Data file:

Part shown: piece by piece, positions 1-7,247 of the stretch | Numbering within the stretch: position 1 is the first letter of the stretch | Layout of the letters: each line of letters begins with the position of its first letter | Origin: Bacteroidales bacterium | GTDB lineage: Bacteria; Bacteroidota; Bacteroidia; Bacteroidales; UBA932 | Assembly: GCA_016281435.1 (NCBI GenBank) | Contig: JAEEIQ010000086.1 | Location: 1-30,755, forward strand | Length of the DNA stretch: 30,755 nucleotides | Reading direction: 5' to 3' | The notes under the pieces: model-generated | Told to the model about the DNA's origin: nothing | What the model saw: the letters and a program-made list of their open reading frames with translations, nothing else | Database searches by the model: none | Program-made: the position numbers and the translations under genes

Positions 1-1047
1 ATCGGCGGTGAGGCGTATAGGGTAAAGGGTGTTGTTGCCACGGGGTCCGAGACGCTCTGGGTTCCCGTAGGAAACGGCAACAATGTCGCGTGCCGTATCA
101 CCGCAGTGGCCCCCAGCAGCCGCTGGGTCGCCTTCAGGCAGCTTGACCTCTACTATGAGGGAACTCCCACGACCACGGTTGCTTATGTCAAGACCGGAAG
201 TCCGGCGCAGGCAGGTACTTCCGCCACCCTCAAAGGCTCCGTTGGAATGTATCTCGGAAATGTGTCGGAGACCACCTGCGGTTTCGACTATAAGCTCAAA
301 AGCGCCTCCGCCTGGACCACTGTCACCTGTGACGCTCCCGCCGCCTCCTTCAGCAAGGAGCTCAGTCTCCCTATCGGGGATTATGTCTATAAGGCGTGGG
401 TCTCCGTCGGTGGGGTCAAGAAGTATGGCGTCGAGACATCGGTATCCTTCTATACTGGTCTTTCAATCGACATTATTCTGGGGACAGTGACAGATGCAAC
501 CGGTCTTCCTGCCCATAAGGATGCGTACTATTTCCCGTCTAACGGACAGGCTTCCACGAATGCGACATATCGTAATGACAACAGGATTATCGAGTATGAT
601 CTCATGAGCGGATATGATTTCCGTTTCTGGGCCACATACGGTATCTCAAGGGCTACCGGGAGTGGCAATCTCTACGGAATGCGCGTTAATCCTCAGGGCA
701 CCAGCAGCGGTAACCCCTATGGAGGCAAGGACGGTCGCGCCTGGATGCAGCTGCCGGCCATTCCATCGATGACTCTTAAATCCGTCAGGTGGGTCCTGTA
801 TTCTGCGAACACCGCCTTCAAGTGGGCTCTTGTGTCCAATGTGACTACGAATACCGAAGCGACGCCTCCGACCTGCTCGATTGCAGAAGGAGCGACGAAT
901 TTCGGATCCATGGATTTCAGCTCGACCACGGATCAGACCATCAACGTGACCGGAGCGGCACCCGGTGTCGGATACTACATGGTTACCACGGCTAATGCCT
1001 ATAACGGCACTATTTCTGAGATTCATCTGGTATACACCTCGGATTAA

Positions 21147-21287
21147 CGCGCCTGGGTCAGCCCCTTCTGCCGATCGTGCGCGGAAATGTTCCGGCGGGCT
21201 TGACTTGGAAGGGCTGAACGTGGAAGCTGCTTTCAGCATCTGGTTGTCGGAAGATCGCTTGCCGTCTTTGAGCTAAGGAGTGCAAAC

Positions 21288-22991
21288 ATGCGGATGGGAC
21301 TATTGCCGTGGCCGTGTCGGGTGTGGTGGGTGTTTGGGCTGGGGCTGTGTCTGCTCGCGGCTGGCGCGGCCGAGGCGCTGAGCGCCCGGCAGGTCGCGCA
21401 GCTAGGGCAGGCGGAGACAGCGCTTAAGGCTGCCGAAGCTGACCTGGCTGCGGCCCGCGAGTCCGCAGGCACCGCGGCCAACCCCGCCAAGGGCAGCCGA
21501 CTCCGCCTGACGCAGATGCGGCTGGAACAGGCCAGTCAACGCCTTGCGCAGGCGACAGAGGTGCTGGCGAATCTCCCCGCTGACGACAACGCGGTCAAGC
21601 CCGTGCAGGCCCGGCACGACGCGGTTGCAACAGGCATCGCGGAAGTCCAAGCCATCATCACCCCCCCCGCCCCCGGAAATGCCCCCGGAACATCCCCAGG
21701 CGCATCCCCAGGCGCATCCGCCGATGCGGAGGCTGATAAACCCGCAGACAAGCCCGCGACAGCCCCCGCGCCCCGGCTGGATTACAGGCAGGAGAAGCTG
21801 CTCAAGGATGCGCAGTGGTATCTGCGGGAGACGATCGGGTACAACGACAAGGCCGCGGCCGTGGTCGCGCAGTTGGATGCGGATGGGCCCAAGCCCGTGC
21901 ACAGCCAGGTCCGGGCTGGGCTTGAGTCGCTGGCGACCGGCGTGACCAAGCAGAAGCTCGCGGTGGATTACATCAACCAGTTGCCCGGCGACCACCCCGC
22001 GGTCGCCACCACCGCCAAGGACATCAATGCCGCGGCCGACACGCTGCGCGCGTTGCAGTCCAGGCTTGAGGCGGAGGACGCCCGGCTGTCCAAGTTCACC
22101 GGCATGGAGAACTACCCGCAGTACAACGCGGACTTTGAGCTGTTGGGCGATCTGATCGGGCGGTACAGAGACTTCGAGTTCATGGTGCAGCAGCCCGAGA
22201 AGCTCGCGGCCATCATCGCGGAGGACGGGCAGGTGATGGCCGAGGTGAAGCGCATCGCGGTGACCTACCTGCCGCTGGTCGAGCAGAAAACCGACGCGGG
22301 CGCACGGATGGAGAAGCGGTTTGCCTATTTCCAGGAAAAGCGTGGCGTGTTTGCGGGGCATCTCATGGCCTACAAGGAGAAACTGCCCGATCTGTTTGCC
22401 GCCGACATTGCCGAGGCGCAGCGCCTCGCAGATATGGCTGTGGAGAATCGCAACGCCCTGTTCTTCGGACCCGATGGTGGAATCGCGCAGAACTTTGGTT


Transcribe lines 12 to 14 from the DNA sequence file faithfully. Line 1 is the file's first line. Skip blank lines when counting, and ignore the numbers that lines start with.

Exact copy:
901 TTCGGATCCATGGATTTCAGCTCGACCACGGATCAGACCATCAACGTGACCGGAGCGGCACCCGGTGTCGGATACTACATGGTTACCACGGCTAATGCCT
1001 ATAACGGCACTATTTCTGAGATTCATCTGGTATACACCTCGGATTAA

Positions 21147-21287